1. Split $25.7M/$77.4M
2. A Dog's Purpose $18.2M
3. Hidden Figures $14.0M/$104.0M
4. Resident Evil: The Final Chapter $13.6M
5. La La Land $12.2M/$106.7M
6. xXx: Return of Xander Cage $8.6M/$33.8M
7. Sing $6.4M/$257.6M
8. Rogue One $5.3M/$520.2M
9. Monster Trucks $4.2M/$28.2M
10. Gold $3.5M
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My Entire High School Sinking Into The Sea
Camera 3 Downtown
Director: Dash Shaw (New School)
Cast: Jason Schwartzman, Lena Dunham, Reggie Watts, Maya Rudolph, Susan Sarandon, Thomas Jay Ryan and Alex Karpovsky
Synopsis: Dash and his best friend Assaf are preparing for another year at Tides High School muckraking on behalf of their school newspaper, when they learn of an administration cover-up of impending disaster that puts all the students in danger. Equal parts disaster cinema, high school comedy and blockbuster satire, and told through a dream-like mixed media animation style that incorporates drawings, paintings and collage.
Running Time: 75 Minutes (plus 8-10 minutes of trailers)
Official Web Site:
MPAA Rating: PG-13
No free passes or daily deals, but discount cards o.k.
Remarkable animated adventure from graphic novelist Dash Shaw
By Ashley Moreno
Do you miss MTV's Liquid Television? Are you still scarred from high school? Or do you just think James Cameron’s Titanic could’ve used more sharks? Then Fantastic Fest has good news: Comic book artist/writer turned writer/director, Dash Shaw, brought his debut feature, My Entire High School Sinking Into the Sea, to Austin.
In the animated film, two best friends Dash (Jason Schwartzman) and Assaf (Reggie Watts) have to save each other and their classmates from a watery grave after a minor earthquake sends their woefully out-of-code high school off a cliff and out to sea. As they struggle to get out of the bowels of the school and up to the roof for rescue, they have to work out their issues – they’ve been suffering creative differences as co-authors of the school paper – and learn what it means to be a friend.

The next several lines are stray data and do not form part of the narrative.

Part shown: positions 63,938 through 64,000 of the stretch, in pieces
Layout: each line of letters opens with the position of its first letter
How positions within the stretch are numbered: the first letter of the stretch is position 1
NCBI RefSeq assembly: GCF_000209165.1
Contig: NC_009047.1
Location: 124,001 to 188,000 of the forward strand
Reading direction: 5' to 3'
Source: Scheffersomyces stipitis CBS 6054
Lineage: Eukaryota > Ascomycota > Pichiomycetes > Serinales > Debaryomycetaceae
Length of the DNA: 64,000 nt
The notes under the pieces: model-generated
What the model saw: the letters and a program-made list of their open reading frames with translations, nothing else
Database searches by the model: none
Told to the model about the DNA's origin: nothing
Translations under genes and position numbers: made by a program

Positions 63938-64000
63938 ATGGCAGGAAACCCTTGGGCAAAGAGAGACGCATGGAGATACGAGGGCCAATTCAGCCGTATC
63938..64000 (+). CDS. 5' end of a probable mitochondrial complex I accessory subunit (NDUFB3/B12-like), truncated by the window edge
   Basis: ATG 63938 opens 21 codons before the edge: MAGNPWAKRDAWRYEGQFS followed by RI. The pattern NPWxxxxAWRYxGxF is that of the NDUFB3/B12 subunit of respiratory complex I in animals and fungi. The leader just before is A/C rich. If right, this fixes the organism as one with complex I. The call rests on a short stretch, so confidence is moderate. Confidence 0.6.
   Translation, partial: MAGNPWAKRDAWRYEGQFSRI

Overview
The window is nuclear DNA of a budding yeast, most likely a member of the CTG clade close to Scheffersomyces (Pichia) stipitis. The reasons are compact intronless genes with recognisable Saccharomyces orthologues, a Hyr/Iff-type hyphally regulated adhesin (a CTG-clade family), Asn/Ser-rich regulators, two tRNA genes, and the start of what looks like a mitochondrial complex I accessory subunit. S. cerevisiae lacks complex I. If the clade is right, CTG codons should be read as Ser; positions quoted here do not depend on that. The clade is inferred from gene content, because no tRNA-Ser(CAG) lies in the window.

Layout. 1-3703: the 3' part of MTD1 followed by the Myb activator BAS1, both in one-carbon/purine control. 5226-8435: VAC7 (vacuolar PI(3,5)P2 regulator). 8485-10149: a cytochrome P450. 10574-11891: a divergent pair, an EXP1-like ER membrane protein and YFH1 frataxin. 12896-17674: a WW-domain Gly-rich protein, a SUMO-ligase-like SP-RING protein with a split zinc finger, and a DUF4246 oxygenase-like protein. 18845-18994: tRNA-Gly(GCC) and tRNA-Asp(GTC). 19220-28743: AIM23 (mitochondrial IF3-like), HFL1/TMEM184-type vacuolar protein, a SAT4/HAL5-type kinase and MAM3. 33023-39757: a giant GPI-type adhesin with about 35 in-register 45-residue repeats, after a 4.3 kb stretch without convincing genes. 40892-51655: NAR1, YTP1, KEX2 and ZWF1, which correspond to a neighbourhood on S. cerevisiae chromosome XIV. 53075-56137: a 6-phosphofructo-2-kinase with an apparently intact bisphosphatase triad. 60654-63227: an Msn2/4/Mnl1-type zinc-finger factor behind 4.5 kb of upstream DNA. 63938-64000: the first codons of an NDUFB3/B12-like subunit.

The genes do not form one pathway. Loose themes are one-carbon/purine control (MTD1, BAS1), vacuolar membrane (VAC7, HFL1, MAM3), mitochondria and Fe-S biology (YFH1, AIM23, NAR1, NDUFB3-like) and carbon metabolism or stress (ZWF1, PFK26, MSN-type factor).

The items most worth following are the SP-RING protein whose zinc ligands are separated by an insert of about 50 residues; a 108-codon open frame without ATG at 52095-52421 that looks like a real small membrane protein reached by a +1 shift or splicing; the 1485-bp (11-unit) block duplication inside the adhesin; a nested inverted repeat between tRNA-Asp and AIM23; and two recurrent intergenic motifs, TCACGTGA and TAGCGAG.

During the Q&A following Friday’s screening, Shaw (New School) discussed his inspiration. “When I was a teenager in the Nineties, the main two schools of comics were alternative comics that were mostly auto-bio comics coming out of [Robert] Crumb and the school going forward from him, and then mainstream, commercial boy’s adventure comics, like the Marvel or DC comics,” said Shaw. “And I liked both of them.” The film started out as a nine-page comic short story that “merged those two schools.” As it developed from print to cinema, Shaw kept the comic’s indie spirit alive in the animation. It’s drawn by hand and colored in an abstract way with “Mark Rothko color forms under the line art,” he said. The adventure-comic aspects live on in the plot progression and in the special effects animation, which he described as “giant Hollywood movie explosions.” The effect? A super-fun, bananas-weird tale of thrilling heroics and life-defining friendships animated with collage, line art, paint, Sixties liquid-light effects, and realistic botanical and animal sketches.
Every few seconds the film produces a new visually stunning scene laden with background jokes. (Think Bob’s Burgers’ signage puns or BoJack Horseman’s animal jokes.) With so much happening visually, it would be easy to lose the narrative dialogue, but Shaw keeps it center-stage, even letting it get a bit meta. (The main characters edit their own story as the events unfold.) Of course, it also helps that the film boasts several of nerdom’s super-crushes as voice talent: Schwartzman and Watts are joined by Maya Rudolph, Lena Dunham, John Cameron Mitchell, and Susan Sarandon (as the ass-kicking Lunch Lady Lorraine.)
Unfortunately, it doesn’t sound like we’ll see more of Dash (the fictional one) in cinema after this. Shaw responded to the question of a sequel with a hard “No.” But he did say we can look for some of his artwork in John Cameron Mitchell’s upcoming film based on Neil Gaiman’s short story How to Talk to Girls at Parties. “The characters in it make zines,” said Shaw. “So I made all the zine artwork for it.”